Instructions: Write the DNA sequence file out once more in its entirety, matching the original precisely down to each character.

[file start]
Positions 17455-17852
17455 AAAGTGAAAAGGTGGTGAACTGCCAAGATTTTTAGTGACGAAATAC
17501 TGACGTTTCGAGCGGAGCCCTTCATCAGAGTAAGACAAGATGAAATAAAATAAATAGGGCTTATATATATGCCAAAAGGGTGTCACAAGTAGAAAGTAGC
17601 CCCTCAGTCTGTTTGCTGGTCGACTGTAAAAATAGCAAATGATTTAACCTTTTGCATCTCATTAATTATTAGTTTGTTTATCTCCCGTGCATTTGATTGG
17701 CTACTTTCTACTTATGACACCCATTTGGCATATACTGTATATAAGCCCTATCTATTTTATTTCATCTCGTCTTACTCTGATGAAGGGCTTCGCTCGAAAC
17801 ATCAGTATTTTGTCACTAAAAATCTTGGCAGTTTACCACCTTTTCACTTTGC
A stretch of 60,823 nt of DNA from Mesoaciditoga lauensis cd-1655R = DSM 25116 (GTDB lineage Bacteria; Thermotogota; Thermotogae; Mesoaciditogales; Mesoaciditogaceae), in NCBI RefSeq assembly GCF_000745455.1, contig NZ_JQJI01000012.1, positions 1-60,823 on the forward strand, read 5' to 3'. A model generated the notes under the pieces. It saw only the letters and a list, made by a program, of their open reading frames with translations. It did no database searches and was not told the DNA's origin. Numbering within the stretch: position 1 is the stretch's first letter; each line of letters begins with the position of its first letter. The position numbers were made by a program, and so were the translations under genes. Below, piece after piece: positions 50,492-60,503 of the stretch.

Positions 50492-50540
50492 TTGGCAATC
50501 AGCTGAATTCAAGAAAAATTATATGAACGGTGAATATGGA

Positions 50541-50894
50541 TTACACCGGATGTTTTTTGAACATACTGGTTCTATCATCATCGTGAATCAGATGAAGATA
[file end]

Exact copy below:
Positions 17455-17852
17455 AAAGTGAAAAGGTGGTGAACTGCCAAGATTTTTAGTGACGAAATAC
17501 TGACGTTTCGAGCGGAGCCCTTCATCAGAGTAAGACAAGATGAAATAAAATAAATAGGGCTTATATATATGCCAAAAGGGTGTCACAAGTAGAAAGTAGC
17601 CCCTCAGTCTGTTTGCTGGTCGACTGTAAAAATAGCAAATGATTTAACCTTTTGCATCTCATTAATTATTAGTTTGTTTATCTCCCGTGCATTTGATTGG
17701 CTACTTTCTACTTATGACACCCATTTGGCATATACTGTATATAAGCCCTATCTATTTTATTTCATCTCGTCTTACTCTGATGAAGGGCTTCGCTCGAAAC
17801 ATCAGTATTTTGTCACTAAAAATCTTGGCAGTTTACCACCTTTTCACTTTGC
A stretch of 60,823 nt of DNA from Mesoaciditoga lauensis cd-1655R = DSM 25116 (GTDB lineage Bacteria; Thermotogota; Thermotogae; Mesoaciditogales; Mesoaciditogaceae), in NCBI RefSeq assembly GCF_000745455.1, contig NZ_JQJI01000012.1, positions 1-60,823 on the forward strand, read 5' to 3'. A model generated the notes under the pieces. It saw only the letters and a list, made by a program, of their open reading frames with translations. It did no database searches and was not told the DNA's origin. Numbering within the stretch: position 1 is the stretch's first letter; each line of letters begins with the position of its first letter. The position numbers were made by a program, and so were the translations under genes. Below, piece after piece: positions 50,492-60,503 of the stretch.

Positions 50492-50540
50492 TTGGCAATC
50501 AGCTGAATTCAAGAAAAATTATATGAACGGTGAATATGGA

Positions 50541-50894
50541 TTACACCGGATGTTTTTTGAACATACTGGTTCTATCATCATCGTGAATCAGATGAAGATA